Asia Pacific, 26th June 2024 – On this International Day in Support of Victims of Torture, our organisations express grave concern over the continued human rights violations in the Asia Pacific region. While state actors in Asia Pacific boast about their economic achievements, the reality remains grim for countless individuals victims of torture and ill-treatment.

Behind the facade of progress and development, the cries of victims echo through interrogation rooms and prison cells. State-led economic developments have not eradicated the horrors faced by many at the hands of their own governments. Civil society, including non-armed civilians, journalists, activists, indigenous peoples, and other vulnerable groups endure relentless torture and abuses by police and armed forces. Families mourn loved ones lost to extrajudicial killings and enforced disappearances, with state institutions often turning a blind eye to their suffering.

Repressive laws and the lack of accountability perpetuate this cycle of abuse. Efforts by civil society organizations to amend these laws and ensure comprehensive protections for victims are routinely dismissed by governments. Human rights groups denouncing violations of human rights in international fora are met with hostility and denial, further entrenching the culture of impunity, while recommendations by international entities, such as UN human rights bodies, are routinely disregarded by governments.

Despite ratifying anti-torture laws including the Convention Against Torture, Indonesia fails to uphold them. The ongoing torture cases and lack of transparency in investigations expose a government unwilling to confront this brutal reality. As such, KontraS Indonesia documented 60 cases of torture perpetrated and nurtured by police as the dominant perpetrator, followed by the Indonesian Armed Forces (TNI), and warden from June 2023 - May 2024. Similarly, torture remains prevalent in Malaysia, with incidents of physical abuse during remand and investigations. In 2023, 125 inmates reported beatings, and a viral video showed police officers torturing a suspect. Cases like the deaths of P. Karuna Nithi and Shashikumar Selvam highlight prolonged struggles for justice. Extrajudicial killings and enforced disappearances, such as Pastor Raymond Koh's case, persist.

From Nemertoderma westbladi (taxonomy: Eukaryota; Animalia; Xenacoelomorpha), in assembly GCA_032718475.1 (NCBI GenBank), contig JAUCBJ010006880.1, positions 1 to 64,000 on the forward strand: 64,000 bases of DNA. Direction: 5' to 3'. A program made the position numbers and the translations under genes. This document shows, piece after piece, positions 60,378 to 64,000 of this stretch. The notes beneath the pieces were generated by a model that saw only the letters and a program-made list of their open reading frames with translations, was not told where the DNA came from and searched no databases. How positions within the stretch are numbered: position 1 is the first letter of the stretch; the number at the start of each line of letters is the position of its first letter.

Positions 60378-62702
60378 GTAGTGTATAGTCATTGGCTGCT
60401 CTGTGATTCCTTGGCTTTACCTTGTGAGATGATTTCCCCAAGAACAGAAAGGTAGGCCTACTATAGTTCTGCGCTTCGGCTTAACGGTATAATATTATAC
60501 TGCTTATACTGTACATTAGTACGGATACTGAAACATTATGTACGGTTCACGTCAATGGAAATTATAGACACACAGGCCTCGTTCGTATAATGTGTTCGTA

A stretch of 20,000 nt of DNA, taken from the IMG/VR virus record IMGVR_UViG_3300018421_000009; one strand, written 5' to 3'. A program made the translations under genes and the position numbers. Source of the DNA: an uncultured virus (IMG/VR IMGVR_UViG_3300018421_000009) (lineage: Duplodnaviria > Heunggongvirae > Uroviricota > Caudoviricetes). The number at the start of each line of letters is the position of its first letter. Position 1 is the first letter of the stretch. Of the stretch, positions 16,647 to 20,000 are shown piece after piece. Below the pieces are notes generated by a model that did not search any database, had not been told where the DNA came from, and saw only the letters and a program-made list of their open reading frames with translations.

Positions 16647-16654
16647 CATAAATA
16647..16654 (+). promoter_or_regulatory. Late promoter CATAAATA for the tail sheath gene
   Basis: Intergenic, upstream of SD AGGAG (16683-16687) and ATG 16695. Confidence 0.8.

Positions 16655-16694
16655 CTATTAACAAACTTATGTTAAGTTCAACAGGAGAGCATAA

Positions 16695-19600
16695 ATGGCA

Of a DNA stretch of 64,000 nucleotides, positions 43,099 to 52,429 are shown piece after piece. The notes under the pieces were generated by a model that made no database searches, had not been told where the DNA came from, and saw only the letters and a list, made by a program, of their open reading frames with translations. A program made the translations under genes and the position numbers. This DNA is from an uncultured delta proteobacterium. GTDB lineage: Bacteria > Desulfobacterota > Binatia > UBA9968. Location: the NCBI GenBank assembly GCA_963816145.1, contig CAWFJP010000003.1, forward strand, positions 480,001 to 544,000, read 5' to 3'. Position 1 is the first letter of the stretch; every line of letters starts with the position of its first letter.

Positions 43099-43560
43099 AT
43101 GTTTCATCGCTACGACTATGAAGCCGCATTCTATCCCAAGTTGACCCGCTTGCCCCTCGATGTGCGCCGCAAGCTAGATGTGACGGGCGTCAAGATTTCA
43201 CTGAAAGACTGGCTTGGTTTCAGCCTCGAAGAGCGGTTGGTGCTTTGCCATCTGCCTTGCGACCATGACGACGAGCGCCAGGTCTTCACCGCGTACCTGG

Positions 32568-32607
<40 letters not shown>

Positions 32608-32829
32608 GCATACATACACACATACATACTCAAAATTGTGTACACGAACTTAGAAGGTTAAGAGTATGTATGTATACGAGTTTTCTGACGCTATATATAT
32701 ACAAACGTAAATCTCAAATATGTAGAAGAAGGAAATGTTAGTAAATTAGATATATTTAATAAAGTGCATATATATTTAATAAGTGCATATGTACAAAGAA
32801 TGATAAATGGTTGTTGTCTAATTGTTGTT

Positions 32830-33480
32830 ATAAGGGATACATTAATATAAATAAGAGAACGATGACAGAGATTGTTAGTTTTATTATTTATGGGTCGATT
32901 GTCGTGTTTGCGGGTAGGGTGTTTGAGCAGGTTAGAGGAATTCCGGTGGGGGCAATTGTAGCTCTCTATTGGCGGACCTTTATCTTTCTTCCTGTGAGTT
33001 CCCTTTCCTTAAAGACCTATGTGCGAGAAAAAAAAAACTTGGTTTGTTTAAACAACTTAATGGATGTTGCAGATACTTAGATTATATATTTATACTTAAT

In Thailand, the 2023 Prevention and Suppression of Torture and Enforced Disappearance Act has not been adequately enforced. Torture in police custody and mistreatment of political activists remain prevalent. Despite commitments, Thailand has yet to ratify key international treaties and implement preventive measures effectively. The situation in the Philippines is equally troubling, with torture, enforced disappearances, and extrajudicial killings targeting journalists, activists, and critics. The Anti-Terrorism Act's vague definitions are exploited to suppress dissent. Urgent reforms are needed to improve accountability and protection for human rights defenders and journalists.

In India, the Border Security Force (BSF) is reported to routinely torture and mistreat civilians along the Bangladesh border. MASUM India documented 74 cases between 2020 and 2023. Legal loopholes and a lack of independent oversight have led to impunity, with no known convictions of BSF personnel. In Nepal, torture by security forces persists, particularly during detentions and counter-terrorism efforts. A lack of accountability and limited investigations fuel a climate of impunity. Civil society urges Nepal to ratify the Optional Protocol to the Convention Against Torture.

Torture is also still widely used in Bangladesh, often employed by police to extract confessions and intimidate political opponents. Before the January 2024 general elections, many opposition members were detained and reportedly tortured. Allegations of torture in police stations, detention centers, and prisons are rampant. In Pakistan, despite the 2022 Torture and Custodial Death (Prevention and Punishment) Act torture remains pervasive. Significant gaps persist in the implementation of the law, the effectiveness of protection mechanisms, and the accountability of those responsible for human rights violations.

We urge state authorities to:

  1. Provide comprehensive support services to victims of torture including medical, psychological, and pro bono legal assistance;

  2. Strengthen legal frameworks and enforcement mechanisms by developing preventive measures to reduce instances of torture perpetrated by entities such as police forces, national armed forces, and prison authorities;

  3. Urge the Governments of Malaysia and India to promptly ratify the Convention Against Torture (CAT) without delay;

  4. Urge the Governments of Indonesia, Bangladesh, Thailand and Nepal to promptly ratify the Optional Protocol on the Convention Against Torture (OP-CAT) without delay.




  • Asia Alliance Against Torture members

  1. The Commission for the Disappeared and Victims of Violence (KontraS) - Indonesia

  2. Suara Rakyat Malaysia (SUARAM) - Malaysia

  3. Task Force Detainees (TFDP) - Philippines

  4. Medical Action Group (MAG) - Philippines

  5. Cross Cultural Foundation (CrCf) - Thailand

  6. Odhikar - Bangladesh

  7. Advocacy Forum - Nepal

  8. Banglar Manabadhikar Suraksha Mancha (MASUM) - India

  9. Musawi - Pakistan

  • Milk Tea Alliance

  • World Organisation Against Torture (OMCT)

  • Asian Forum for Human Rights and Development (FORUM-ASIA)

  • International Rehabilitation Council for Torture Victims (IRCT)

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